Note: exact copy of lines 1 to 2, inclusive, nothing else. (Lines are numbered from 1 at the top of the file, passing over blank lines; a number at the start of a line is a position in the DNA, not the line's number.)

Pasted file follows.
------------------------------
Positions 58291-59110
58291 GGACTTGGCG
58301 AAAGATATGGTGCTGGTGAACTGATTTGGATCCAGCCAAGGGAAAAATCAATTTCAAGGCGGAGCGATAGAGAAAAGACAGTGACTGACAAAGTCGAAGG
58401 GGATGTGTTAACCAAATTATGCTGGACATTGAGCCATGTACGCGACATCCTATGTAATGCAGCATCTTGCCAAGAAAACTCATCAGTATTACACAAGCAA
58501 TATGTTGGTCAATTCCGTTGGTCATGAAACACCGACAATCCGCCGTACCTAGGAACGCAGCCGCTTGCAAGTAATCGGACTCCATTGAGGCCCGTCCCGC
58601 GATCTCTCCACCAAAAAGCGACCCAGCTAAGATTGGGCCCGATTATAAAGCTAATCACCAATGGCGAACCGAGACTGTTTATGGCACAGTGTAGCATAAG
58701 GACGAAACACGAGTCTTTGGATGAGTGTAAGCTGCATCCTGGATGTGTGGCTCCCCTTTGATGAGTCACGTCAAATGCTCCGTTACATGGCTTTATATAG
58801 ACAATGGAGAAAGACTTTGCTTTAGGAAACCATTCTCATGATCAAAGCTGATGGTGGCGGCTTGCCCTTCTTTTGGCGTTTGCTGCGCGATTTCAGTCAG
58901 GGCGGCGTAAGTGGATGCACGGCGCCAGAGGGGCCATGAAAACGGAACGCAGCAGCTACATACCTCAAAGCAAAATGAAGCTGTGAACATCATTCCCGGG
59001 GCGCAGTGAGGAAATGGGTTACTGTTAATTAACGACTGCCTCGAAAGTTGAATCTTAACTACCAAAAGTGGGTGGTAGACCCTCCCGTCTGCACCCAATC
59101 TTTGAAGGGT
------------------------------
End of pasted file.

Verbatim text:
Positions 58291-59110
58291 GGACTTGGCG